Some Android developers may elect to sign their apps using Google Play (instead of signing the Fused app on Appdome) and allow Google to manage the signing certificate. In order to do this, you need to extract a SHA-1 or SHA-256 Fingerprint from the Google Play signing certificate.
This Knowledge Base article provides instructions on how to extract the SHA-1 or SHA-256 fingerprint from a Google Play signing certificate when the developer has selected Google to manage the certificates.
Extracting SHA-1 or SHA-256 Fingerprint from Google Play App Signing Certificate
Appdome is a mobile integration platform as a service (iPaaS) that allows users to add a wide variety of features, SDKs and APIs to Android and iOS apps. Using a simple ‘click to add’ user interface, Appdome allows anyone to easily integrate features to any mobile app – instantly, no code or coding required.
To use Appdome’s private signing, you need the SHA-1 or SHA-256 fingerprint from the signing certificate from your Google Play account.
If you enable Google app signing when uploading your Fused app to Google Play, you need to enable “Private Signing” on Appdome before uploading the fused app to Google Play. The Private Signing option is located under the “Sign” tab after you fuse an Android app. If you don’t enable Private Signing, when you sign the app on Google Play will trigger Appdome Anti-Tampering.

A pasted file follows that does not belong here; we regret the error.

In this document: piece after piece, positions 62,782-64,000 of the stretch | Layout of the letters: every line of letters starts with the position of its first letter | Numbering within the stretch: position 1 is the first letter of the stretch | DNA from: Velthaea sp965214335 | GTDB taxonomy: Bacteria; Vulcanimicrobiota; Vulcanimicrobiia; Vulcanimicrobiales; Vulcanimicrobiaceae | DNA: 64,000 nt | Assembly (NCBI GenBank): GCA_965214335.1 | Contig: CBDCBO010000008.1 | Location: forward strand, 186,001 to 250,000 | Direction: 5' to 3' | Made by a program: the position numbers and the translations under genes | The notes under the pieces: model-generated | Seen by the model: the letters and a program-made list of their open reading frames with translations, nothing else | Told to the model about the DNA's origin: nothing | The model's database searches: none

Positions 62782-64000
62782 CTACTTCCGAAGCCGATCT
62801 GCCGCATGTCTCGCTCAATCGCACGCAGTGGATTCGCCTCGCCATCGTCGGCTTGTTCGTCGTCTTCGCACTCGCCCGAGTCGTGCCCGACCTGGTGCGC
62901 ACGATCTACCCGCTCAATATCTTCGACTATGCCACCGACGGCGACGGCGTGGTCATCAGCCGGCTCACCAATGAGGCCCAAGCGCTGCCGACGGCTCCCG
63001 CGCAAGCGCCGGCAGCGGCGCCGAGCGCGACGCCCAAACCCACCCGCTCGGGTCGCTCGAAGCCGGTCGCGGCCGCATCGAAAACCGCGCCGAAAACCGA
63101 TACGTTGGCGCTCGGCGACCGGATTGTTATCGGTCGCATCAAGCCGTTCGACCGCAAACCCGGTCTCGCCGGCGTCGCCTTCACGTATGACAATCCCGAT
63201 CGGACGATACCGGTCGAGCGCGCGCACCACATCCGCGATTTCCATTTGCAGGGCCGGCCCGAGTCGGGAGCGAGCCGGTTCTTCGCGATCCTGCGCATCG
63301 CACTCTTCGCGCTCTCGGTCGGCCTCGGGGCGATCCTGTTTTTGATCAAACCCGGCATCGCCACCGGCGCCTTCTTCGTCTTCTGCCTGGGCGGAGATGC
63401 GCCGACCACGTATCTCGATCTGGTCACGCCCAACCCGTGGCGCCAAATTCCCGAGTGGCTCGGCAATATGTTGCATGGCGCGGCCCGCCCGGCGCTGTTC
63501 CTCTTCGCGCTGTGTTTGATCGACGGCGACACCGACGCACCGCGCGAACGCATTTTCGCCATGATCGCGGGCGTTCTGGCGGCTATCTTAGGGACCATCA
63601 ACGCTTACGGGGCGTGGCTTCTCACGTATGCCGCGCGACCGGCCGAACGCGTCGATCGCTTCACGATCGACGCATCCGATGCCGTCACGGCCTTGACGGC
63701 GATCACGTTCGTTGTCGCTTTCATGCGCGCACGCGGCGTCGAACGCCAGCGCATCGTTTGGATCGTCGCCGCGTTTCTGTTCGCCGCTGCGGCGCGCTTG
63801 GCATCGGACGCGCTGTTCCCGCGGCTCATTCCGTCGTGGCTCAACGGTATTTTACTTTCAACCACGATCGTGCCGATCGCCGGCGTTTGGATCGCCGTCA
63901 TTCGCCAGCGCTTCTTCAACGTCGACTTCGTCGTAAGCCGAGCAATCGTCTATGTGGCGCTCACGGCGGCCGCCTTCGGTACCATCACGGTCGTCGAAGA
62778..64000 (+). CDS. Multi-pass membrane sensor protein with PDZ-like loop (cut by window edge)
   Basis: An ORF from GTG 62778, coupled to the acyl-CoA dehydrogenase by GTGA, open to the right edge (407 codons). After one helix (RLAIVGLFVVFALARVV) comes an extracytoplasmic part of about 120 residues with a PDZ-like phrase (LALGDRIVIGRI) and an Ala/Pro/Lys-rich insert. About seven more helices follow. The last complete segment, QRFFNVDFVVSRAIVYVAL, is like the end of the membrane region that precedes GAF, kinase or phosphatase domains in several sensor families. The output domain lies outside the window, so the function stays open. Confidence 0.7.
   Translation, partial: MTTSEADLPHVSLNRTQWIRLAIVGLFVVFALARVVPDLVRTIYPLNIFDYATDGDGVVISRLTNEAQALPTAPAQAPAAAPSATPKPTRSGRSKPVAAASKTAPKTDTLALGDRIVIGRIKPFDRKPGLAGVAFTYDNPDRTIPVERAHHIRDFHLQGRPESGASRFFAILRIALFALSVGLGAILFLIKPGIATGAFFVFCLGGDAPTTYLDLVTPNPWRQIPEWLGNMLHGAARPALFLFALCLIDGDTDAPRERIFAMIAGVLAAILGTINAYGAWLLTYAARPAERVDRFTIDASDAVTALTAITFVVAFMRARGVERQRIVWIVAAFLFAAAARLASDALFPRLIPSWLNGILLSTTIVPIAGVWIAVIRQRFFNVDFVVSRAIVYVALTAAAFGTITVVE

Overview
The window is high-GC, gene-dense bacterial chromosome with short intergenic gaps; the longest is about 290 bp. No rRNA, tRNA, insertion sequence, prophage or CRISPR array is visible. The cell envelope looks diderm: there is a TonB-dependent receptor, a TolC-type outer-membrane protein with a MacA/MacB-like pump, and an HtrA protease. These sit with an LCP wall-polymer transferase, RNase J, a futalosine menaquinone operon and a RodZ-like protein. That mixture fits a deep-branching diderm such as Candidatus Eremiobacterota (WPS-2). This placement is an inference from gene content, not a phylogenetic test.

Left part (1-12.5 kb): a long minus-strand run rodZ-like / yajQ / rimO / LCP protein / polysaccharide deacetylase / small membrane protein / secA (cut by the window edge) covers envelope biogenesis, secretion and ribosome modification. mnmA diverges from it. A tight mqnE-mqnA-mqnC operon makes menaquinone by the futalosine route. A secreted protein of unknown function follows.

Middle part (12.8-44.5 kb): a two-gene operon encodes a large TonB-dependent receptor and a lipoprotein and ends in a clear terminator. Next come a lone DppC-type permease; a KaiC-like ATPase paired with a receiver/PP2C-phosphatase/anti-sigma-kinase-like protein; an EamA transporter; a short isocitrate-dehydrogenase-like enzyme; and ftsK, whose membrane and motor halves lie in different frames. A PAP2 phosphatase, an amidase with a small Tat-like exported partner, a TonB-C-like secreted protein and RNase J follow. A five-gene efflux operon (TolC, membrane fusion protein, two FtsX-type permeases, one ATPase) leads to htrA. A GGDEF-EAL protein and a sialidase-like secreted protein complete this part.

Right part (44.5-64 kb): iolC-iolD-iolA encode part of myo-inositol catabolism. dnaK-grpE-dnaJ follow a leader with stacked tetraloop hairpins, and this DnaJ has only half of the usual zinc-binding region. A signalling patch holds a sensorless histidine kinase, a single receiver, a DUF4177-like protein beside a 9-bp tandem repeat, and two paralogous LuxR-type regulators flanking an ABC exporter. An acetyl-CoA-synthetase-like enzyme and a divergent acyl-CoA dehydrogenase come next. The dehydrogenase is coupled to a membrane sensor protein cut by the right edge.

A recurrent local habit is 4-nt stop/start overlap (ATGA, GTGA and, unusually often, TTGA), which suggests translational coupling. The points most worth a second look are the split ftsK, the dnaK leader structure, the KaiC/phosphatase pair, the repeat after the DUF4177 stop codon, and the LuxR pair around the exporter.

How to Extract a SHA-1 or SHA-256 Fingerprint from the Google Play App Signing Certificate
- Navigate to the Google Play Console and login
- Choose the application you are signing
- Go to Release Management –> App Signing
- Copy /Download the SHA-1o r SHA-256 certificate fingerprint from the App signing certificate section
This app signing certificate SHA-1 or SHA-256 is the fingerprint of the final singing certificate that will be distributed via Google Play. Insert this value while signing on Appdome. The reason Appdome requires this value is that several Anti-Tampering techniques within Appdome ONEShield rely on the final signing certificate fingerprint in order to protect the application and verify it has not been re-signed by an attacker or otherwise tampered with.
For more information on Google App signing, visit this resource.
To zoom out on this topic, visit Appdome for Mobile App Security on our website.